International environmental agreements among asymmetric nations
AbstractThis paper generalizes the benchmark model of self-enforcing international environmental agreements (IEAs) by allowing for all possible coalitions of n asymmetric nations. Asymmetries introduce gains from trade in pollution permits, reducing the incentive to deviate from a properly designed agreement. Coalitions are stable when the aggregate payoff to members is greater than the sum of individual payoffs from leaving the coalition. A benefit-cost ratio rule is proposed which distributes any remaining surplus after each coalition member receives their payoff as a non-signatory. Simulations of 20 asymmetric nations illustrate that even when the gains to cooperation are large, IEAs can achieve substantial emissions reductions. For example, when the benefit-cost ratio is one, stable coalitions can result in 47% of the difference between the full and no cooperation outcomes, compared with 5% for symmetric nations. Furthermore, 72% of the global payoff difference is obtained, relative to 9% for symmetry. Copyright 2007, Oxford University Press.
Download InfoIf you experience problems downloading a file, check if you have the proper application to view it first. In case of further problems read the IDEAS help page. Note that these files are not on the IDEAS site. Please be patient as the files may be large.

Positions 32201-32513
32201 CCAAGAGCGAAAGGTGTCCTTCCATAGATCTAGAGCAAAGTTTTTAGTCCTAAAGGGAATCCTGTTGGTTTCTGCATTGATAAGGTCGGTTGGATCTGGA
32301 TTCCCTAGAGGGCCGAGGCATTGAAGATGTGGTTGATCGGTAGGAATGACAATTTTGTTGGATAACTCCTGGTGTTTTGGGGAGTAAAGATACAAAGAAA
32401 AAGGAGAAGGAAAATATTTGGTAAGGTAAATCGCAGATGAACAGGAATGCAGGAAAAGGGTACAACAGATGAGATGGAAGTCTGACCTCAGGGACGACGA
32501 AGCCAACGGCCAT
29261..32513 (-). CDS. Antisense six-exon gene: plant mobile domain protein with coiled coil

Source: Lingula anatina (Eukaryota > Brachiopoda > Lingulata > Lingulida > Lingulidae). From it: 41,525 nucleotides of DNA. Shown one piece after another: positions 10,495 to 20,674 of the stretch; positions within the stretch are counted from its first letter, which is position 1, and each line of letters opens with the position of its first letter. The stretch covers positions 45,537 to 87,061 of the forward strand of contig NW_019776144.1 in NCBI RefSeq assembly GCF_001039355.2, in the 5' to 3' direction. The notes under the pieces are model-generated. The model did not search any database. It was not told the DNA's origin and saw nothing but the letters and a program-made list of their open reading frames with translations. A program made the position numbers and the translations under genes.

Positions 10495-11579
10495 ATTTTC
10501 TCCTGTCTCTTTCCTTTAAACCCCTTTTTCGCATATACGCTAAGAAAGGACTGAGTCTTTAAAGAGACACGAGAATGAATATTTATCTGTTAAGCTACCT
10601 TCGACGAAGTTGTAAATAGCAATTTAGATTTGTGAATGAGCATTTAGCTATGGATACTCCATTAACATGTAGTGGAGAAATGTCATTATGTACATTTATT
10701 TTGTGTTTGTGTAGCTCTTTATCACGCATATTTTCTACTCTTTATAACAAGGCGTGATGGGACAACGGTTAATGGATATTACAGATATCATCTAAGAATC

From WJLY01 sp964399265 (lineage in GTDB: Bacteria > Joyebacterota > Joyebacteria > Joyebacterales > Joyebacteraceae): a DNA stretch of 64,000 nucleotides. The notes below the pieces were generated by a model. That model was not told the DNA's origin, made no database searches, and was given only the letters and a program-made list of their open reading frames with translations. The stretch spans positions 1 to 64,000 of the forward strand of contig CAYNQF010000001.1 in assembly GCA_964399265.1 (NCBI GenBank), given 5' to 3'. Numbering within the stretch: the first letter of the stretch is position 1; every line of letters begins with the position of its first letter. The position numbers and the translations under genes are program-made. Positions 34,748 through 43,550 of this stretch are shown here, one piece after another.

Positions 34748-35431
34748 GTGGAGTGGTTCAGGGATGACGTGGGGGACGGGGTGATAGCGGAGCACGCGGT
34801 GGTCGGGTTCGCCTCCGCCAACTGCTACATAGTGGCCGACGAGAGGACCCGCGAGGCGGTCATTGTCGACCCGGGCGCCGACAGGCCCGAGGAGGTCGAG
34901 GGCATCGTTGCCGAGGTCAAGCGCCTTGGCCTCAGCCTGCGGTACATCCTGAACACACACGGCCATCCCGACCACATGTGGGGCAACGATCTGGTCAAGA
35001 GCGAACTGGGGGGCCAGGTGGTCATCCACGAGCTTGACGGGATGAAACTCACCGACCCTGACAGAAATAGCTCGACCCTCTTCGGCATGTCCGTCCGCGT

As the access to this document is restricted, you may want to look for a different version under "Related research" (further below) or search for a different version of it.
Bibliographic InfoArticle provided by Oxford University Press in its journal Oxford Economic Papers.
Volume (Year): 59 (2007)
Issue (Month): 1 (January)
Contact details of provider:
Postal: Oxford University Press, Great Clarendon Street, Oxford OX2 6DP, UK
Fax: 01865 267 985
Web page: http://oep.oupjournals.org/
You can help add them by filling out this form.
CitEc Project, subscribe to its RSS feed for this item.
This item has more than 25 citations. To prevent cluttering this page, these citations are listed on a separate page. reading list or among the top items on IDEAS.Access and download statisticsgeneral information about how to correct material in RePEc.
For technical questions regarding this item, or to correct its authors, title, abstract, bibliographic or download information, contact: (Oxford University Press) or (Christopher F. Baum).
If you have authored this item and are not yet registered with RePEc, we encourage you to do it here. This allows to link your profile to this item. It also allows you to accept potential citations to this item that we are uncertain about.
If references are entirely missing, you can add them using this form.
If the full references list an item that is present in RePEc, but the system did not link to it, you can help with this form.
If you know of missing items citing this one, you can help us creating those links by adding the relevant references in the same way as above, for each refering item. If you are a registered author of this item, you may also want to check the "citations" tab in your profile, as there may be some citations waiting for confirmation.
Please note that corrections may take a couple of weeks to filter through the various RePEc services.